One Family’s ‘Genetic Mistake’


Joselin Linder’s late father was a family doctor in Columbus, Ohio, the kind of doctor who gave his home phone number to patients and didn’t mind when they called. More than one patient named a newborn child after him.

When Linder was in high school, her athletic father let her know that he was very sick, and when she asked what was wrong, he said, “I don’t know.” And he didn’t. He died in 1996, when he was 49 and she was 21.

A few years later, she began noticing her own medical issues, beginning with inexplicable swelling of her ankles and deposits of fluid that she discovered were related to a severe liver blockage and the looming possibility of internal bleeding. No one could explain the cause.

She unravels her own medical mystery, which connects to her father’s illness, and a “genetic mistake” unique to her family in a new book, “The Family Gene: A Mission to Turn My Deadly Inheritance into a Hopeful Future” (Ecco). The condition and gene she carries — a rare mutation on the X chromosome — are not yet named, although they have been studied for more than 10 years at Harvard Medical School.

The book is a loving family memoir in which she makes complex, cutting-edge science accessible. The story is heartbreaking in many ways, yet Linder’s voice is full of energy, gratitude, candor, hope, too, and sometimes humor, all of which makes for compelling reading.

“My biggest hope,” Linder, who is 42, says, “is that we’ll find the answer and maybe even a cure. My second hope is that it piques people’s interest in genetics and genomics.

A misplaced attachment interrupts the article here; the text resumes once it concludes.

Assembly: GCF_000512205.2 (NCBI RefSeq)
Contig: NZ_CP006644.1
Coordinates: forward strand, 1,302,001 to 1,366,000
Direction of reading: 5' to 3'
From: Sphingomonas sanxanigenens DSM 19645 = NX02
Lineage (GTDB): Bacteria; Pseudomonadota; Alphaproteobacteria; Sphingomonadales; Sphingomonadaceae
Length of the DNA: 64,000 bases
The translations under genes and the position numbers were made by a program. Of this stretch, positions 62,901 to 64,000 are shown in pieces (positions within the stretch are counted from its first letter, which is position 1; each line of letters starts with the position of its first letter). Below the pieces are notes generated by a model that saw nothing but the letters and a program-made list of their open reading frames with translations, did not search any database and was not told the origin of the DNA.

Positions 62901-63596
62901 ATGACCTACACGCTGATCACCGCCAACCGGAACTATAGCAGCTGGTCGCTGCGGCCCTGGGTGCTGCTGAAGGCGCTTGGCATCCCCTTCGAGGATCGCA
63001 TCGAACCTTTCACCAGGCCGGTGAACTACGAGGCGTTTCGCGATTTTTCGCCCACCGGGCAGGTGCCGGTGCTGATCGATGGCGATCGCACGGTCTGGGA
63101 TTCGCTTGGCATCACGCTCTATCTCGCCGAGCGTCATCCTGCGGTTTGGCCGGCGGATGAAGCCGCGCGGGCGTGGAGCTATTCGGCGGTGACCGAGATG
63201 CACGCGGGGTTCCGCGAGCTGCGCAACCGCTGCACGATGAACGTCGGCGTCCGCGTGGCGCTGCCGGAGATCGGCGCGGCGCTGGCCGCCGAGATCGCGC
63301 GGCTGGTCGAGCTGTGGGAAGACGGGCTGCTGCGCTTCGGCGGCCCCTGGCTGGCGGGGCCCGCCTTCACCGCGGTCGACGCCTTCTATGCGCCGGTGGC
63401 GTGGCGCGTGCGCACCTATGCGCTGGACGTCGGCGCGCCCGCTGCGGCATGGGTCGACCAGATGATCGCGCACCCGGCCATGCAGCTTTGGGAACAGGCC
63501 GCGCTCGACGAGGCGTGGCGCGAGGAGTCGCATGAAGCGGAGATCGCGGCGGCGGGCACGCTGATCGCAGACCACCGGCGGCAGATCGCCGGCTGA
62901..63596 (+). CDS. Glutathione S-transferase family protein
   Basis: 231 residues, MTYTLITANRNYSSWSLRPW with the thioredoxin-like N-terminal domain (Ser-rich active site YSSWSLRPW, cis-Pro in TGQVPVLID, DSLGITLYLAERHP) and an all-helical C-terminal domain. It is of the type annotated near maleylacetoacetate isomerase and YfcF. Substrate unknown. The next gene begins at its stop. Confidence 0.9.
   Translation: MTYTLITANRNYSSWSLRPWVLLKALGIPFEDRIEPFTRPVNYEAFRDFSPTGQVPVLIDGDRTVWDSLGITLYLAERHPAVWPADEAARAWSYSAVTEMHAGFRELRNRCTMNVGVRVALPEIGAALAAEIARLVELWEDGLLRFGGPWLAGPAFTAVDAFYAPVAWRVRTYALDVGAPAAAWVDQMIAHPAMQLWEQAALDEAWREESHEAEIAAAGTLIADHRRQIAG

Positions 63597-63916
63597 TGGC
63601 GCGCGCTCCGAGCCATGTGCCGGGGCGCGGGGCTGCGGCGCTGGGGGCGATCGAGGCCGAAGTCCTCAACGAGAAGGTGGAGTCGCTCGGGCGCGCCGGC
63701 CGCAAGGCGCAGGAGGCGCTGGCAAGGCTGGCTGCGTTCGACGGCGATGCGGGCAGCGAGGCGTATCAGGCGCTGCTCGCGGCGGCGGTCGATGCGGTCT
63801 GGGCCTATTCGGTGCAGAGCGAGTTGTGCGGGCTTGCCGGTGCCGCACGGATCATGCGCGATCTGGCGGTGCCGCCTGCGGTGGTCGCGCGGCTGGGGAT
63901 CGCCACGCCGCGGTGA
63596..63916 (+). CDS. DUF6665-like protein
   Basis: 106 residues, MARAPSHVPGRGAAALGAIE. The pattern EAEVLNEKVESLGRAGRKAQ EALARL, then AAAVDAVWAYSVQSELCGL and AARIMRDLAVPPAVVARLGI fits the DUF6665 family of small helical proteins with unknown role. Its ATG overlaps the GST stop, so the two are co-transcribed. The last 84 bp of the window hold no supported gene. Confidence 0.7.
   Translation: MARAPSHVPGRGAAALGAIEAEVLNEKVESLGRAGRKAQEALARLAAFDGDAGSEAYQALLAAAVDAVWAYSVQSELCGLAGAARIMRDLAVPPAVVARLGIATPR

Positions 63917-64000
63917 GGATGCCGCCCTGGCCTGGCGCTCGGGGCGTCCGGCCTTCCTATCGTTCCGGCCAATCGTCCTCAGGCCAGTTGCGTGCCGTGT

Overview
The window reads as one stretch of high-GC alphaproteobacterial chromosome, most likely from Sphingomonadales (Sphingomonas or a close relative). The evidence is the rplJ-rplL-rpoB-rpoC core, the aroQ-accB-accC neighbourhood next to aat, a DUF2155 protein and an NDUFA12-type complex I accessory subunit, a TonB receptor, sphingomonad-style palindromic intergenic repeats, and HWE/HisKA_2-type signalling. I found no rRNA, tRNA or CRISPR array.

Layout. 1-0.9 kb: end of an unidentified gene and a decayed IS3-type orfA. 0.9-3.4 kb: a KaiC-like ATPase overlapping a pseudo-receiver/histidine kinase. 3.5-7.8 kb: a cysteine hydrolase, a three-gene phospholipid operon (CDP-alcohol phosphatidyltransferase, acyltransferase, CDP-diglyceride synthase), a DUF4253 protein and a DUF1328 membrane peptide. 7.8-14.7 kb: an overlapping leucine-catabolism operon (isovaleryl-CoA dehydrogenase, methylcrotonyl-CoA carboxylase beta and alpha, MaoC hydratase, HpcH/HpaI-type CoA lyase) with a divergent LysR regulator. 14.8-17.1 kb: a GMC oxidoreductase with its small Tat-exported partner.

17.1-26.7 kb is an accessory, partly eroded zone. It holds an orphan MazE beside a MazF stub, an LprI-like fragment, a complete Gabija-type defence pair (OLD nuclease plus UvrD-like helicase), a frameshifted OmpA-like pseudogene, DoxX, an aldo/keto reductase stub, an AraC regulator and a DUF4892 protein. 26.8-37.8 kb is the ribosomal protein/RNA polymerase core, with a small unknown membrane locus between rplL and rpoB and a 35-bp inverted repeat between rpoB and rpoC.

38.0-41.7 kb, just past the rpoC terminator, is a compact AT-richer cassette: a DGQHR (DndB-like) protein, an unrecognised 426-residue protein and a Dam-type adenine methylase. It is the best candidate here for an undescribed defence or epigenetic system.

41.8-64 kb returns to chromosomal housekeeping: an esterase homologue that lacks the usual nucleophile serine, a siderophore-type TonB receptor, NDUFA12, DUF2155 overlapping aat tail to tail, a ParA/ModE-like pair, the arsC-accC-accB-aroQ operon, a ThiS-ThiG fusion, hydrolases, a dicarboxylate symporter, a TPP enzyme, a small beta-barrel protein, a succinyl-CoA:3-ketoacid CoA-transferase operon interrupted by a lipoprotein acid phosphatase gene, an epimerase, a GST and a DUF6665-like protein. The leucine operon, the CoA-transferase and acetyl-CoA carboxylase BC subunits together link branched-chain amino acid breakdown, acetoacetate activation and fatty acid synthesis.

She explains that the disease is a genetic variant, called a private mutation when it is found in a group of related individuals. Over time, it can expand into something called “a founder population,” a group of distantly related people exhibiting the symptoms. When she began putting together the pieces of her family’s medical puzzle, Linder learned that it began with her great-great grandmother, who died at 80. Her great-grandmother died of it in 1955 at age 55, and an uncle died in 1961 at 34.

Since the family faced many tragedies — terrible car accidents, early deaths — Linder says they were “like the Kennedys” and didn’t suspect anything more than bad luck. Genetic diseases with adult onset like this are very rare, Linder explains, but they are the ones that predispose people to facing grave symptoms later in life.

In researching the book, Linder consulted with researchers and studied her family members’ stories and medical charts. It was most difficult for her to look closely at her father’s records, and her older sister helped with that. Both sisters have the rare mutation. The condition affects the portal vein in the liver, leading to an inability to digest protein and possible starvation.

The family was fortunate in having the interest and dedicated research of Dr. Christine Seidman (known as Dr. Kricket), a cardiologist and geneticist who runs the Seidman Lab at Harvard Medical School. Seidman, who was able to confirm that 14 relatives (five have died) carried a private mutation also shared a large dose of empathy, encouraging Joselin and her sister that they have great potential to live long, healthy lives. The Lab’s work is still unpublished.

Linder is part of the fifth generation of carriers. So far no one in the sixth generation — more than 20 kids so far — is a carrier. She says that those who have it have been careful about testing, but there are still family members who are not yet married.

“I am overwhelmed by the miracle that allowed this sweet boy to have his grandfather’s name … but not the gene that killed him.”